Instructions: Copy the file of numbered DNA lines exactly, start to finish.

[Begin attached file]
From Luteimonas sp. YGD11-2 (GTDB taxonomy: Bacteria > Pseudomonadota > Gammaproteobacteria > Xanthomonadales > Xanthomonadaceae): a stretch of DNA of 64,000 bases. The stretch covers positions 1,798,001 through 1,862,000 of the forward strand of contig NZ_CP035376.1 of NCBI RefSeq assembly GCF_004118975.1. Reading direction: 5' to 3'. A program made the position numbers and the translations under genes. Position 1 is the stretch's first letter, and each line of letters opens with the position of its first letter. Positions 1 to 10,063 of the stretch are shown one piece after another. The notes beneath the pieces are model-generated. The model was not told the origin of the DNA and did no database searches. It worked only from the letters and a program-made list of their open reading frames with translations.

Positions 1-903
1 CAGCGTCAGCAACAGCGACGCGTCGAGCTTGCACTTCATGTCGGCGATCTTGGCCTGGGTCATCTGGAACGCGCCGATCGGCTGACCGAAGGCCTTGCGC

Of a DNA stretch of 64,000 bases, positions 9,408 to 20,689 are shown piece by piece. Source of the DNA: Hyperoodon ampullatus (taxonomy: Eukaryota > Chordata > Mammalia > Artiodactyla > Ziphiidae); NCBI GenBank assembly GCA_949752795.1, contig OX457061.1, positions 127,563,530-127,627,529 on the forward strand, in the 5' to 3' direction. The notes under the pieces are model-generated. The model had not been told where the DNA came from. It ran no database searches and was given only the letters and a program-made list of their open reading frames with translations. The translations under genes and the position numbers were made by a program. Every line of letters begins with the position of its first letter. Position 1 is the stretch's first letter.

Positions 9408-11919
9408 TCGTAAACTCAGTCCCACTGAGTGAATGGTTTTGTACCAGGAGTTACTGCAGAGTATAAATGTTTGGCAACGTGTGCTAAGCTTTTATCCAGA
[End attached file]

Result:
From Luteimonas sp. YGD11-2 (GTDB taxonomy: Bacteria > Pseudomonadota > Gammaproteobacteria > Xanthomonadales > Xanthomonadaceae): a stretch of DNA of 64,000 bases. The stretch covers positions 1,798,001 through 1,862,000 of the forward strand of contig NZ_CP035376.1 of NCBI RefSeq assembly GCF_004118975.1. Reading direction: 5' to 3'. A program made the position numbers and the translations under genes. Position 1 is the stretch's first letter, and each line of letters opens with the position of its first letter. Positions 1 to 10,063 of the stretch are shown one piece after another. The notes beneath the pieces are model-generated. The model was not told the origin of the DNA and did no database searches. It worked only from the letters and a program-made list of their open reading frames with translations.

Positions 1-903
1 CAGCGTCAGCAACAGCGACGCGTCGAGCTTGCACTTCATGTCGGCGATCTTGGCCTGGGTCATCTGGAACGCGCCGATCGGCTGACCGAAGGCCTTGCGC

Of a DNA stretch of 64,000 bases, positions 9,408 to 20,689 are shown piece by piece. Source of the DNA: Hyperoodon ampullatus (taxonomy: Eukaryota > Chordata > Mammalia > Artiodactyla > Ziphiidae); NCBI GenBank assembly GCA_949752795.1, contig OX457061.1, positions 127,563,530-127,627,529 on the forward strand, in the 5' to 3' direction. The notes under the pieces are model-generated. The model had not been told where the DNA came from. It ran no database searches and was given only the letters and a program-made list of their open reading frames with translations. The translations under genes and the position numbers were made by a program. Every line of letters begins with the position of its first letter. Position 1 is the stretch's first letter.

Positions 9408-11919
9408 TCGTAAACTCAGTCCCACTGAGTGAATGGTTTTGTACCAGGAGTTACTGCAGAGTATAAATGTTTGGCAACGTGTGCTAAGCTTTTATCCAGA